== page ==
"Felix si Otilia” - Iulian Mihu (1972)

Felix si Otilia (Felix and Otilia,1972) is a Romanian romantic drama directed by Iulian Mihu and based on the novel Enigma Otiliei (Otilia's Riddle, 1938) by the famous Romanian writer and literary scholar George Calinescu. Some reviewers have complained that Mihu’s film production strayed too far from Calinescu’s original material and, in particular, lost track of some of the alleged social themes covered in the novel.  Not having read Calinescu’s novel, I cannot comment on that issue, but I can say that the film, as it stands on its own, is a bizarre and haunting masterpiece.  It deserves more exposure on the wider world stage.

What Mihu has done is present the viewer with a broad, expressionistic tapestry concerning love  and its various manifestations within the mad swirl in which we struggle to find our places.  In particular, within the scope of all the ways love is supposedly sought for and expressed, there is a focus in this tale on the elusiveness of true love.

The story of the film is set mostly in a wealthy landed estate in Bucharest, sometime in the early years of the 20th century.  Felix Sima (played by Radu Boruzescu) is a young student who has come to Bucharest to study medicine and intends to stay at the estate of his wealthy but eccentric uncle, Costache Giurgiuveanu (Herman Chrodower).  The only person he knows in Costache’s extended household is his cousin Otilia Marculescu (Julieta Szönyi), who is Costache’s stepdaughter and who was Felix’s playmate many years ago when they were children.

Early on there is established two parallel and what seem to be rather separate narrative threads:
  1. The Greedy Family Quest for Costache’s Money.  
    Costache Giurgiuveanu is a crotchety and self-centered old man approaching senility.  His younger relatives living with him at his large estate are all equally self-centered in their various ways.  Since none of them seem capable of making their own way, they are concerned about how they can secure a large portion of Costache’s money after the old man dies (which event appears to be imminent).  To make things more difficult for them, Costache is selling off various elements of the family estate and hiding the cash from everyone. So when Costache dies, it is feared that a large portion of the estate will be lost to the relatives. Some of these relatives are:
    • Aglae Tulea (Clot Bertola), Costache Giurgiuveanu’s sister.  She is a stoic cynic who tries to look after the practical affairs of the estate.
    • Olimpia Ratiu (Gina Patrichi) is a married daughter of Aglae.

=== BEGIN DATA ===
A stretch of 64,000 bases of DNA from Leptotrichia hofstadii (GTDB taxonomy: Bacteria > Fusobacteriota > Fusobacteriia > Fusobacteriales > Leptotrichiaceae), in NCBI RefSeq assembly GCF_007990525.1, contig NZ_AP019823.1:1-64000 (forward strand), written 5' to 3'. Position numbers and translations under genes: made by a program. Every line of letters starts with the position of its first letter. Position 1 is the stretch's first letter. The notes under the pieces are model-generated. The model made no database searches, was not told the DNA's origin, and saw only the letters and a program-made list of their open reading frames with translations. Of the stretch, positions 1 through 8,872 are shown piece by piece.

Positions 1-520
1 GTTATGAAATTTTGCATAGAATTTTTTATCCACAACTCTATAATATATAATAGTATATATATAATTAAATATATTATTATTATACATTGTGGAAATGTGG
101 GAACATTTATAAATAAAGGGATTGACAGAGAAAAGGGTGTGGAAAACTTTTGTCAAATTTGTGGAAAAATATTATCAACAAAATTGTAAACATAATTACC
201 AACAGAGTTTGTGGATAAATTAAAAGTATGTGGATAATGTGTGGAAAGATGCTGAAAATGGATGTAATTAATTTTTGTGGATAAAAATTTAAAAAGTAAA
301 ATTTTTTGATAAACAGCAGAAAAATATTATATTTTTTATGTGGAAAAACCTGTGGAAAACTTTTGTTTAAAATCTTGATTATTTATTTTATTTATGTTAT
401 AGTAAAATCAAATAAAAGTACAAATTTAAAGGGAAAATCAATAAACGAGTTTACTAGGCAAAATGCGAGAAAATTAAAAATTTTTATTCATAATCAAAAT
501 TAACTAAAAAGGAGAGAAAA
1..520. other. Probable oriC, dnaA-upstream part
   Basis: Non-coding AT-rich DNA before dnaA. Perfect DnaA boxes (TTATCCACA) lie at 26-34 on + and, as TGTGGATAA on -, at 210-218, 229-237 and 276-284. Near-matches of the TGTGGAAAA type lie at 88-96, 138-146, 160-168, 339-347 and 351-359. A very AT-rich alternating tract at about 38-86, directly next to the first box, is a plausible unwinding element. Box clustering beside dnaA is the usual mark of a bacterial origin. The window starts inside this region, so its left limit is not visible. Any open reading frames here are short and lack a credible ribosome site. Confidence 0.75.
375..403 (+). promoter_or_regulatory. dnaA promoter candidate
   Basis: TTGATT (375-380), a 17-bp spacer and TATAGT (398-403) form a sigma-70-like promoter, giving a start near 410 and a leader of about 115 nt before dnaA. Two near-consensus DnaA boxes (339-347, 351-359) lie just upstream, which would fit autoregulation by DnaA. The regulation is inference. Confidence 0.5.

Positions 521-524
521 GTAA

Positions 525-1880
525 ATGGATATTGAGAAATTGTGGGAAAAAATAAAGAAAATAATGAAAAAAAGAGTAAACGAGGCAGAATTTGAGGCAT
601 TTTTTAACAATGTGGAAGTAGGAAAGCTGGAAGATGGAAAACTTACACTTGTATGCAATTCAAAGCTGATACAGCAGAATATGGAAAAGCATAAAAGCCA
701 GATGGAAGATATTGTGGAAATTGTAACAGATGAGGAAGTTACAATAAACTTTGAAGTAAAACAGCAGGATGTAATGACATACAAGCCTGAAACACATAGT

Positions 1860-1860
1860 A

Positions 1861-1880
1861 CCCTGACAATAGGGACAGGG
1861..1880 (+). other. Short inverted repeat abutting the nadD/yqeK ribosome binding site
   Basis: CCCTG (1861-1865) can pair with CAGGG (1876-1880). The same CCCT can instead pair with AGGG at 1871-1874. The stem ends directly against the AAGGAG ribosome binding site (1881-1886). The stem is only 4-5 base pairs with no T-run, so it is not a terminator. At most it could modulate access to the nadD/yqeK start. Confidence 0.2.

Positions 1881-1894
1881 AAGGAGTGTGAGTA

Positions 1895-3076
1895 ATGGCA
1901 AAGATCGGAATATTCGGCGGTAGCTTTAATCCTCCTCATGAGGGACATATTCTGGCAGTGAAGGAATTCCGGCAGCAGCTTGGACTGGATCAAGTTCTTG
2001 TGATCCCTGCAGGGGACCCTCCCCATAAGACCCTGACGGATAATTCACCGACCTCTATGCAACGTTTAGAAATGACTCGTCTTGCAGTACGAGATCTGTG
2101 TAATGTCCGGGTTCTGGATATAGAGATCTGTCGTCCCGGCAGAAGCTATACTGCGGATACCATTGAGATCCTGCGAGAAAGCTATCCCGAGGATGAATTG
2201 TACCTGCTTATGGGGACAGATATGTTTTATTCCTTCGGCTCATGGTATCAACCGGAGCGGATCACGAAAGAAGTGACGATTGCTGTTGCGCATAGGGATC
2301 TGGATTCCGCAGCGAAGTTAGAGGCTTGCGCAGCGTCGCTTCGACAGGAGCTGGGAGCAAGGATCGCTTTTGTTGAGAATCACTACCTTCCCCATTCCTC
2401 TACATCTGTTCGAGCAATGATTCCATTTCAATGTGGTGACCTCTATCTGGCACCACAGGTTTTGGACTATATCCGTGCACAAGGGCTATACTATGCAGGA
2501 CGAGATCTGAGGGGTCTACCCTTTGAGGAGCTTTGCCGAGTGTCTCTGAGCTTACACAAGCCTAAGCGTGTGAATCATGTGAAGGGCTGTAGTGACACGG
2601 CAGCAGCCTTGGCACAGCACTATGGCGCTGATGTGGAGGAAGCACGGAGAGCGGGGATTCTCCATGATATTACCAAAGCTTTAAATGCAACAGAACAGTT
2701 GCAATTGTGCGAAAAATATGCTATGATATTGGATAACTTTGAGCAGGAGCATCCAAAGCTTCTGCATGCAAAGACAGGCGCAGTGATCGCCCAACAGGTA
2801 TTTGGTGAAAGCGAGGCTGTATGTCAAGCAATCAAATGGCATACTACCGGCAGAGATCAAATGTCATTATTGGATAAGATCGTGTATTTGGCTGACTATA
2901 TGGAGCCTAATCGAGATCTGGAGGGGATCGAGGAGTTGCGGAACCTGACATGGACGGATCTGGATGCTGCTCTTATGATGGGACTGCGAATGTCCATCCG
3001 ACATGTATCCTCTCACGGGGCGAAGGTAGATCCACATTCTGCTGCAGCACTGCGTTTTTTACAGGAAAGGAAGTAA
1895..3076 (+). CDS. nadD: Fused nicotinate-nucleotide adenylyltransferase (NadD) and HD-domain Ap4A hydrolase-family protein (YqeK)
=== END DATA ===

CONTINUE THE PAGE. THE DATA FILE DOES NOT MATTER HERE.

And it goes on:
• Stanica Ratiu (Gheorghe Dinica), Olimpia’s husband, is a lawyer and an outlandishly greedy gold-digger who devotes all his energies towards extracting money from his in-laws and acquaintances. He does have some money but not enough to support his visions of a lavish lifestyle.
    • Aurica Tulea (Elena Dacian), another daughter of Aglae and unmarried, is obsessed with her fears of spinsterhood,, and she aggressively beseeches every eligible bachelor she meets to consider marrying her.
    • Titi Tulea (Ovidiu Schumacher), son of Aglae, is another self-centered and unemployed individual who fancies himself to be a fine artist.
    • Simion Tulea (Árpád Kemény), Aglaei’s husband, is already senile and mired in his own selfish fantasies of resentment.
  2. The Romance of Felix and Otilia.  
    Felix is clearly in love with Otilia, and he makes little effort to disguise his affections for her. Otilia seems to respond to Felix accordingly, but the situation is complicated by her being courted by wealthy and gentlemanly landlord Leonida Pascalopol (Sergiu Nicolaescu). Throughout the film Felix and Otilia have various romantic encounters, but Felix has difficulty getting Otilia to commit and bring their relationship to full fruition.
What connects these two seemingly disparate narrative threads is the nature of love in its various guises and manifestations.  To be sure, true love is the most profound experience we can have in life and represents the most authentic encounter of one’s true, inner nature with the world.  Compared to these authentic encounters, everything else we experience is bizarre, fragmentary, and meaningless. And this is how things are portrayed expressionistically in this film.  Most of the scenes from the first narrative thread not involving Felix or Ortilia show characters who are exaggerated phonys, in fact, almost clownishly so.  This gives the first narrative thread the character of a phantasmagoria – like a house of horrors – and it offers a striking contrast with the characterological authenticity of the scenes in the Felix and Otilia thread.